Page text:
9 Things People with Psoriatic Arthritis Wish Others Knew

by Tracy Davenport, Ph.D. Health Writer

Psoriatic arthritis affects as many as 37 million people worldwide, and yet it is still a disease that many do not understand. It can impact different people in a variety of ways, but many of us who are living with psoriatic arthritis share the following realities, thing we wish other people understood about the condition.

Woman with sore elbow.
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Our disease is not just a cosmetic problem

When most people hear the word psoriasis, they think of a problem with the skin. By definition, everyone with psoriatic arthritis does have psoriasis, which does impact the skin. However, psoriatic arthritis goes beyond the skin and can also cause us to be tired, have very swollen and tender joints, and experience a variety of other problems with our eyes and nails.

Woman looking out over mist in cold weather.
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The weather impacts how we feel

Cold weather with no sun makes some people feel a little grumpy. It can make us feel hopeless and overwhelmed. And the fact that we feel worse when the weather is bad is not just our imagination. Multiple studies have shown that for most of us with psoriasis and psoriatic arthritis, winter makes things worse for us. We are sorry about all the complaining, but this time of year is no fun for many of us.

Girl carrying a box full of clothes.
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We dress for comfort

While many shop and dress for fashion, our main goal every day is to be as comfortable as possible so that we can be as productive as possible. For many of us living with psoriatic arthritis, especially if we are experiencing foot problems, it is all about choosing shoes that give our joints a little extra room and clothes that do not make us itch.

Woman who is sad, worried, concerned.
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Some days are filled with worry about our disease

Especially during a flare up, our fear and worry can be all consuming. We also worry in between flare ups, knowing that there is probably one lurking on the horizon. We worry if we are taking the right medication. We worry if our condition will worsen as we age. And we wonder if our bodies will ever return to the place they were before our last flare up.

Makeup all over messy bathroom sink.
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Our complicated skin routines are not just for beauty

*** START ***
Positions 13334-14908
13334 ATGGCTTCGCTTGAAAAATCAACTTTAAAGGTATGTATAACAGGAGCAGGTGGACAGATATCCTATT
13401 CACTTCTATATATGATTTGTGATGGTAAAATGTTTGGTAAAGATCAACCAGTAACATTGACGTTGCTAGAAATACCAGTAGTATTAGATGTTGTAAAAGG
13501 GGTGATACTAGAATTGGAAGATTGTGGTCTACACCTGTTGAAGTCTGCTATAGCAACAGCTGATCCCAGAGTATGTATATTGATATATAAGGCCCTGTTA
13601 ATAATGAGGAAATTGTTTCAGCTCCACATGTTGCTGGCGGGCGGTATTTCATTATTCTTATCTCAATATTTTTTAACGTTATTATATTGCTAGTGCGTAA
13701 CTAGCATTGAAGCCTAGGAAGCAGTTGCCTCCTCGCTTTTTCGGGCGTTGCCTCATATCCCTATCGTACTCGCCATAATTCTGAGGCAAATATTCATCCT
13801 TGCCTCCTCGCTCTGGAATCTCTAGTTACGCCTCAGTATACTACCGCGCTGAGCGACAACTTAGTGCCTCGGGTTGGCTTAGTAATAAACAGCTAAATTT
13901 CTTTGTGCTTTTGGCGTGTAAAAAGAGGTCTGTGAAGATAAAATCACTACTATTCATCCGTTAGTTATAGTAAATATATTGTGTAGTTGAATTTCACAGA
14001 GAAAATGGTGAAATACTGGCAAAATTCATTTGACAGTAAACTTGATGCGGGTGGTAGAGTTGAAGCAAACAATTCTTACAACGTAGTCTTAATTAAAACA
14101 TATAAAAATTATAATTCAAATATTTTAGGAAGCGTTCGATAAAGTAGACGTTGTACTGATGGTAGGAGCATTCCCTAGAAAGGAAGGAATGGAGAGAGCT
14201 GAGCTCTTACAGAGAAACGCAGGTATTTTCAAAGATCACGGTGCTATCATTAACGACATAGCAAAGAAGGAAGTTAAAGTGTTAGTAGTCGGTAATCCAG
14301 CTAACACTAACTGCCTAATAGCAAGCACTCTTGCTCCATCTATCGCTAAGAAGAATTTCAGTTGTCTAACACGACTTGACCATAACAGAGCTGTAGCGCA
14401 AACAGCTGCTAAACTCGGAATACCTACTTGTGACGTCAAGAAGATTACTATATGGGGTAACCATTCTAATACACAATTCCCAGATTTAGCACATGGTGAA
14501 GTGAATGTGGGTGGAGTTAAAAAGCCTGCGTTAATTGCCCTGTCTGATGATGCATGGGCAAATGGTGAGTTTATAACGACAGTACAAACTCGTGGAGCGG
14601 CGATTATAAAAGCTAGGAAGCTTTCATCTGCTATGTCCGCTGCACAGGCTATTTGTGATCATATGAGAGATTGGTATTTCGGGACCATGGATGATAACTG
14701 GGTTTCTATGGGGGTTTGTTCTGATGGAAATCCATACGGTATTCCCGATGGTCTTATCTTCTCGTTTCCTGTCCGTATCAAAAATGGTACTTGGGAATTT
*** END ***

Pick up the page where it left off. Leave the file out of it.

Sometimes our dressers look like the makeup counters of a large department store. Let’s just say it’s complicated. There is lotion to put on after we shower, there is a different lotion that goes under our clothes, there is steroid crème for when we feel itchy, vitamin E oil for skin healing, and petroleum jelly in case we plan to go swimming. We do all of this, just to keep things from getting worse.

Woman taking medicine from medicine cabinet.
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Sometimes I take a break from my treatment

I am the most routine person I know. However, when it comes to my psoriatic arthritis medications, sometimes I take a break. It can be for a day or sometimes longer. Taking a break is not always in my best interest, but sometimes I just pretend that I don’t need to take medicine. I want to be like all the Instagramers who just drink something green from a mason jar when they don’t feel well. Without fail, my symptoms come back and remind me that living my best life does involve taking medication.

Tying on running shoes early in morning.
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This is not our grandmas’ arthritis

Psoriatic arthritis can develop gradually with mild symptoms or it can develop quickly and be severe. Unlike grandma’s arthritis, psoriatic arthritis can be very unpredictable. Our pain is not due to joint use over time. This is a disease of the immune system. One day we can be running a 5K and the next day we may not even be able to put on our running shoes.

Doctor writing notes.
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There is treatment, but it can take time

While there is no cure, there is treatment for our condition. However, finding the right treatment can be difficult. Our disease can be an ever-changing process that takes patience from everyone involved. Sometimes we will feel frustrated and want treatment to be a much simpler process.

Smiling doctor shaking a patient's hand.
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We are grateful for good medical care

Many times, our team of doctors are our lifeline. The good ones know how tricky this disease can be. When we have been strong at home, they let us cry in their office and they don’t judge us. They know we are not overreacting to the sudden symptoms. They know we are scared and that there are more questions than answers at this point.

Tracy Davenport, Ph.D.
Meet Our Writer
Tracy Davenport, Ph.D.

Davenport is the founder of Tracyshealthyliving.com. Using the latest scientific research, she helps people live their healthiest lives via one-on-one coaching, corporate talks, and sharing the more than 1,000 health-related articles she's authored.